BRCA1 and BRCA2 Genes Increase Your Risk for Ovarian Cancer

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Ovarian cancer is the deadliest gynecologic cancer: It only comprises about two and a half percent of all cancers in women, yet causes about five percent of the deaths. Because ovarian cancer has few symptoms in its early stages, it often goes undetected until it’s more advanced and more difficult to treat.

While ovarian cancer usually affects women over 60, all women are at risk. Genetic counseling and testing can help you understand your risk and is especially recommended if you’ve had breast cancer, or you have a family history of breast cancer.

Ovarian Cancer Risk Factors

Risk factors for ovarian cancer include:

  • Age
  • Being overweight or obese
  • Family history of ovarian cancer or breast cancer
  • Having a first child after age 35
  • Hormone therapy after menopause

Breast Cancer, Ovarian Cancer and Your Genes

Your family history is important because you may have inherited gene mutations in BRCA1 and BRCA2. These mutations are known to increase your risk for breast cancer, but they also increase your risk for ovarian cancer.

About 12 percent of women will develop breast cancer. By comparison, 72 percent of women who have the BRCA1 mutation and about 69 percent who have the BRCA2 mutation will have breast cancer by the time they are 80.

Similarly, about 1.3 percent of women will develop ovarian cancer. About 44 percent of women with BRCA1 and 17 percent of women with BRCA2 will develop ovarian cancer by age 80.

Ovarian Cancer Treatment and Survival

Surgery is usually the primary treatment for ovarian cancer, especially in its early stages. However, women with BRCA1/2-related ovarian cancer may have a better chance of survival because these cancers may respond to chemotherapy better.

Can You Reduce Your Risk?

If you have a known family history of ovarian or breast cancer, one way to reduce your risk is to have your ovaries surgically removed before cancer develops. Another less invasive way to manage your risk is genetic counseling and testing.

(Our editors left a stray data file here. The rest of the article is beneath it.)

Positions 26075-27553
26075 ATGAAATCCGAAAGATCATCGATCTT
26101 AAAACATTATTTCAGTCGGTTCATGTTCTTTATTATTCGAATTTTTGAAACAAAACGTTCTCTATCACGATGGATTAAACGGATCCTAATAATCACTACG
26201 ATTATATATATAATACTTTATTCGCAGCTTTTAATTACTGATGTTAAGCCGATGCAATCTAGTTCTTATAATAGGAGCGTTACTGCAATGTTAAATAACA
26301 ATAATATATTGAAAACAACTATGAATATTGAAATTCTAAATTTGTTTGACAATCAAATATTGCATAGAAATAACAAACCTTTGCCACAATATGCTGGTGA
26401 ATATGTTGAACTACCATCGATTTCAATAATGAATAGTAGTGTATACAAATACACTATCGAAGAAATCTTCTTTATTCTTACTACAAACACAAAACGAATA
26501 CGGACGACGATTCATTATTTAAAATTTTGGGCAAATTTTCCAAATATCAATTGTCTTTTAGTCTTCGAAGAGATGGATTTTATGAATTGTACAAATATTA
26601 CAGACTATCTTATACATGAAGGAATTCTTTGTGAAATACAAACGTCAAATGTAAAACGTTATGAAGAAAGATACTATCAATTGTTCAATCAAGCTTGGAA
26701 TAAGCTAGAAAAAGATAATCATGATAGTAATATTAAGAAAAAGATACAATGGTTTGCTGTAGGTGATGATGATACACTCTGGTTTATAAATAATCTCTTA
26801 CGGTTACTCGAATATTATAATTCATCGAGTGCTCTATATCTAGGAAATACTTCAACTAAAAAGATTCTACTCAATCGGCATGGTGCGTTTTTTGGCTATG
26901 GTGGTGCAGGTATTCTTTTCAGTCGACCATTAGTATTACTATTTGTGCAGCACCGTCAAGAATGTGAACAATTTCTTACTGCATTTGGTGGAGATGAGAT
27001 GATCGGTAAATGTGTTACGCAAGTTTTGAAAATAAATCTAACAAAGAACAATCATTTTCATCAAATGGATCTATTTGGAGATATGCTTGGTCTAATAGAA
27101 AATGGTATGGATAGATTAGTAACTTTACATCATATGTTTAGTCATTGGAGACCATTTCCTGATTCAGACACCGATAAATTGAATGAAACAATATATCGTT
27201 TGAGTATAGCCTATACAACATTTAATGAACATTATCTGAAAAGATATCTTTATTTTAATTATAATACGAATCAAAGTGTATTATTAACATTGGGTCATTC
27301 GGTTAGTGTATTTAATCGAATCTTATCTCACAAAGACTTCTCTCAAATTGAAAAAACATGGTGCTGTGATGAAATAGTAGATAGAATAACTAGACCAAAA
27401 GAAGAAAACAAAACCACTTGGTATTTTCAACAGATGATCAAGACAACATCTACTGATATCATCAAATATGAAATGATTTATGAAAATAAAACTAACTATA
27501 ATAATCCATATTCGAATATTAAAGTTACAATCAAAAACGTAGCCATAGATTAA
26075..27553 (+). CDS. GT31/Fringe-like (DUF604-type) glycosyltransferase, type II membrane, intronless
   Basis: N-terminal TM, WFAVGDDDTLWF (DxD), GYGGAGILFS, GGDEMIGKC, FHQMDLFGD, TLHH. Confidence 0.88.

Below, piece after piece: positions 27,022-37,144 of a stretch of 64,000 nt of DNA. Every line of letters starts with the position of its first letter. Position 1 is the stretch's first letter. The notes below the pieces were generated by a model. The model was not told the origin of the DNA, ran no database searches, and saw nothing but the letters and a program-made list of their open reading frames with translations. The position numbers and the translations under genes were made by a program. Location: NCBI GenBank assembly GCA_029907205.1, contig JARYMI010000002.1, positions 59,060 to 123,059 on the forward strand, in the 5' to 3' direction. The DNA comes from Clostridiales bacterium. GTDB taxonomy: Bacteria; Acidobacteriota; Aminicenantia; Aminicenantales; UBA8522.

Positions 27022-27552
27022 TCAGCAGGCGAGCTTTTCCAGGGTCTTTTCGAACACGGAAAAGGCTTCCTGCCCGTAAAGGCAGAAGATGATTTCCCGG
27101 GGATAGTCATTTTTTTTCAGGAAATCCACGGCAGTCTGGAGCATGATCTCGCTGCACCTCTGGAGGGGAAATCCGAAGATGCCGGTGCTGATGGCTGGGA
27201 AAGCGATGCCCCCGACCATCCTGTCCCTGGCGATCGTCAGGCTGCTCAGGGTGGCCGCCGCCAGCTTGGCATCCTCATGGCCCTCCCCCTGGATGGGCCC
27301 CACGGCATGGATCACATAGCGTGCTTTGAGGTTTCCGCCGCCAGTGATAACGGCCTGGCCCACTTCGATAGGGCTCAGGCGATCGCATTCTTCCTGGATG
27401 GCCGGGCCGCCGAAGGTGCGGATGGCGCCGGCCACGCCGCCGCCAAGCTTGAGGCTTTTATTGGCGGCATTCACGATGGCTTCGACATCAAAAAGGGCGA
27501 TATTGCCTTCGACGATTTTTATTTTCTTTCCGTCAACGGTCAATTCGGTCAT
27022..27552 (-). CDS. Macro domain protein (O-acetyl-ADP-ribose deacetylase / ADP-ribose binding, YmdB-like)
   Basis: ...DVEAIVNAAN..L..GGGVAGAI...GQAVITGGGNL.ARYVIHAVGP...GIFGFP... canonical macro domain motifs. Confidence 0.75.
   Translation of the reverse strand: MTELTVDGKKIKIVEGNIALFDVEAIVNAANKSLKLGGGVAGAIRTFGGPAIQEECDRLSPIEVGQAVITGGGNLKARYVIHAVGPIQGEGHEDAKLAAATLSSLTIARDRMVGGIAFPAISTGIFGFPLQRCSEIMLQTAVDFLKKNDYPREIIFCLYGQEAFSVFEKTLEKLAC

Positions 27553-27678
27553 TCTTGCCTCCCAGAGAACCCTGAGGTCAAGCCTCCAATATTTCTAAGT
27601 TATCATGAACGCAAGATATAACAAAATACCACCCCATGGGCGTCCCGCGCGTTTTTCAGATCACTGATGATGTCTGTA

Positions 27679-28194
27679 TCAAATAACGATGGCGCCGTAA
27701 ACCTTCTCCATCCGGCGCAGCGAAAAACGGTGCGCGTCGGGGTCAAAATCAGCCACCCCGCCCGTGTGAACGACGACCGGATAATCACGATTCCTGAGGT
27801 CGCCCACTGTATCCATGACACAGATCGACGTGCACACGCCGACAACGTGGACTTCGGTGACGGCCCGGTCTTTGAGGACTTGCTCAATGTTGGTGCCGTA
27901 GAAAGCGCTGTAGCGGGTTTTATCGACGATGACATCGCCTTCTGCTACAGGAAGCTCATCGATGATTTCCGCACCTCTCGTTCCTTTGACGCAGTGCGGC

Genetic Counseling with BRCA1 AND BRCA2

Although genetic testing is becoming more common, many people don’t realize the importance of genetic counseling before having any tests. Your genetic counselor can help you make informed decisions about genetic testing forBRCA1, BRCA2and other inherited mutations. Family members can attend counseling with you to ask questions and take notes.

Genetic Testing for BRCA1 AND BRCA2

Your genetic counselor will collect a blood sample in the office and send it to the lab to check for various genetic mutations.It’s best to test for genetic mutations you’re most concerned about, likeBRCA1 and BRCA2 for ovarian or breast cancer. The more kinds of mutations you test for, the more likely you’ll find one. And while the likelihood this mutation may cause some cancer or other conditions may be very small, it may have lasting effects on your emotional health. Be sure to discuss which genes to test for with your genetic counselor.

Once you’ve been tested, you should have your results in about four weeks.

Ovarian Cancer Prevention

If genetic testing proves positive for eitherBRCA1 or BRCA2, you and your doctor can discuss prevention options. While you can’t change some risk factors like aging or your family history, you can directly impact some. For example, you can:

  • Choose not to have hormone therapy after menopause
  • Maintain a healthy weight
  • Use oral contraceptives in your 20s and 30s since they can decrease risk

More aggressive options include tubal ligation and hysterectomy. And, if surgery isn’t an option, periodic screenings can help.

Talk with your doctor right away if you believe genetic counseling and testing is right for you. Together, you can decide on your best course of action and walk through any treatment that may be needed.

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